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August 7, 2019

THE PILLARS

CALGARY, AB - JUNE 29, 2019: The Calgary Stampeders won 36-32 against the BC Lions at McMahon Stadium on Saturday night. (Photo by Candice Ward/Calgary Stampeders)

If the ceremonial firefighter’s helmet didn’t fit snugly on Pierre-Luc Caron’s helmet-less head immediately following its latest presentation shortly after 8 p.m. Saturday, it certainly did after all his buddies had finished open-handed hammering on its top.

In the soft glow of post-combat victory, chants of “P.L! P.L! P.L!” reverberated about the Calgary Stampeders’ dressing room.

The unfiltered joy of hard-to-come-by recognition for the fourth-year long snapper was instantaneous and 100 proof.

Special teams.

Special bond.

“We’ve got such a good group of guys on special teams,’’ says Caron. “We’re really tight. A lot of us have been playing together for a long time.

“We hang out together on the field and off the field.

“In my job, I’m kinda happy when you don’t hear about me. I was lucky enough to get a few (downfield) tackles the other day, so maybe I got a little more recognition.

“But my reward is when I see my guys doing great work on the field. It’s fun when someone makes a good play and we get to celebrate together.”

Unless you’re Terry Williams tearing some opposition return coverage asunder or Rene Parades nailing a walk-off field goal to win, the opportunities for splashy headlines or notoriety on the teams are as rare as a white-peacock sighting.

Largely lost in post-victory discussion are the well-oiled wheels so crucial in Paredes splitting the uprights, say, or that decisive block to set Williams off on his merry way.

Resisting the very natural impulse to risk the same block to the back of an opponent and have a galvanizing return demoralizingly wiped out. A clawing tackle that prevents a damaging opposition take-back or the posse mentality of a gang hunt that stops a returner dead in his tracks. Setting up a forcefield around Rob Maver to allow a coffin-corner beauty. Fighting through your man to block a kick or create a fumble.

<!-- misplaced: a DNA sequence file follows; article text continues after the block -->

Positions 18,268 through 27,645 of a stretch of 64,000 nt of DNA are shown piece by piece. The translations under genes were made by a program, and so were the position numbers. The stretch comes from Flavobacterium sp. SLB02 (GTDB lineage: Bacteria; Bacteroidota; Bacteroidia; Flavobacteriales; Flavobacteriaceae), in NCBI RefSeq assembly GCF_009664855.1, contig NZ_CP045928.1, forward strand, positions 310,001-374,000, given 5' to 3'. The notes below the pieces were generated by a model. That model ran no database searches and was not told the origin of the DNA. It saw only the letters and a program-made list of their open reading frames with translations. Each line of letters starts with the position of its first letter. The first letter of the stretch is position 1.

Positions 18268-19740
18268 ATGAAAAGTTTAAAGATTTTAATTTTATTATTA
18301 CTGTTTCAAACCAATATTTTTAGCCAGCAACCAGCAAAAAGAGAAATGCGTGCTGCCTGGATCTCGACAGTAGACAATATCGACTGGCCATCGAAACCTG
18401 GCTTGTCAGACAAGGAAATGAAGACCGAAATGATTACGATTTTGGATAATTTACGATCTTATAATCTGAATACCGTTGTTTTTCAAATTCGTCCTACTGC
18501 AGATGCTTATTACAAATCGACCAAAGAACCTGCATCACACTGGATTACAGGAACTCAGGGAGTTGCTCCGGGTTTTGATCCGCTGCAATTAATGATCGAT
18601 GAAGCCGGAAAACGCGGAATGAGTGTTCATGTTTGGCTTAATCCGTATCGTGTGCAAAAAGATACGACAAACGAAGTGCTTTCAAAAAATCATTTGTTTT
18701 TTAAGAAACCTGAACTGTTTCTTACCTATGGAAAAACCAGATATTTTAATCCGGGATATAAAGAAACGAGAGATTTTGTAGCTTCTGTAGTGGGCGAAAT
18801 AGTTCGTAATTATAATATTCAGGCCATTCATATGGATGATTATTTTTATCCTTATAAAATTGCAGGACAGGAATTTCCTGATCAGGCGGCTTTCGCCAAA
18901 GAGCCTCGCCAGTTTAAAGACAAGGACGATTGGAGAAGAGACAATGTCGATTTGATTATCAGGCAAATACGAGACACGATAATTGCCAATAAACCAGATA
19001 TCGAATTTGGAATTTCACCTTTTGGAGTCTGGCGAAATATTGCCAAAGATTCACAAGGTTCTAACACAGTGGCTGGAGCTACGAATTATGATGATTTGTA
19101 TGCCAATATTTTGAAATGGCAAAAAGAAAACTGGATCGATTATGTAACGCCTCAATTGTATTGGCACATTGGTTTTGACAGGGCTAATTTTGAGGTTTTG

“The players see the film,’’ says long-standing special teams maven Mark Kilam. “They know who’s putting in the hard work work. They know who’s all in at the POA.

“They know the type of job P.L. does and the type of the person he is. That’s why they were genuinely happy for him the other night.”

The camaraderie Caron speaks of is instilled from the top down.

“You always need a tight group on special teams,’’ says veteran special teams ace Charlie Power. “Our job maybe isn’t as flashy as on offence or defence, maybe we don’t generate a lot of headlines, but what we do means a lot to the guys in the room.

“That’s our reward.

“Even guys who don’t play a lot get excited when special teamers make plays. In the Canadian Football League, especially, field position is so important and so much of that is special teams.

“You’re on special teams to make the big play, whatever that play may be, but always within the scheme, making sure you don’t give up a big play. It’s a matter of finding that balance, of learning when to take your shot and when not to.

“Our goal every game is to make a positive impact on the game.

“It starts with Kilam. He creates a culture around celebrating our wins and correcting mistakes.

“He has new saying every week. And in his game plans, sometimes between plays he’ll put pictures. And they can get pretty cheesy. A picture of a gladiator, instance.

“But that’s Kilam. He’s an intense dude. Keeps things fresh, changes it around every week. But it’s always about setting that tone, bringing that intensity.”

Specials teams’ excellence is more often than not made up of small, hard-to-spot details to the untrained eye.

“I’ll give you an example from last game,’’ offers Kilam. “We talked about (Eskimo returner) Martese Jackson all week. One of the things he’s best at is escaping to the field. That’s where he wants to run, and he can do a lot of damage in that open space.

“Courtney Stephen, who’s a role player, has embraced that role and brings value to everything he does, played up the field. Martese turned back, then tried to turn back up the field again and that’s when Courtney and Charlie closed at the same time, we got the ball out, Nate Holley recovered and it led to a touchdown.

“That was probably my favourite play in the whole game because it was something we’d identified during the week in practice and we executed it.”

Thursday, for the Stampeders to vault ahead of the Blue Bombers in the West standings and take two points out of IG Field, QB Nick Arbuckle will have to efficient, the offensive line stout-hearted and Eric Rogers acrobatic. The defence, meanwhile, is entrusted with limiting tailback Andrew Harris, making Matt Nichols’ night miserable and suffocating Winnipeg’s fleet of receivers.

As well, as always, the special teams will need to be airtight, impactful in their customary near-invisible-to-the-untrained-eye kinda way.

“They may be the unheralded, per se, in the media and in the spotlight. But great organizations are built on those types of guys,’’ says Kilam in a proudly parental way.

“They play hard. They play hurt. And they play unselfishly.

“I love and respect each and every one of these guys. To be good on special teams you have to be fully – and I mean fully – committed.

“Look, we have a lot of great, great players, both on offence and defence, who have contributed so much to our success over the years.

“But to be a good organization, you have to have strong pillars underneath.

“Those guys are the pillars.”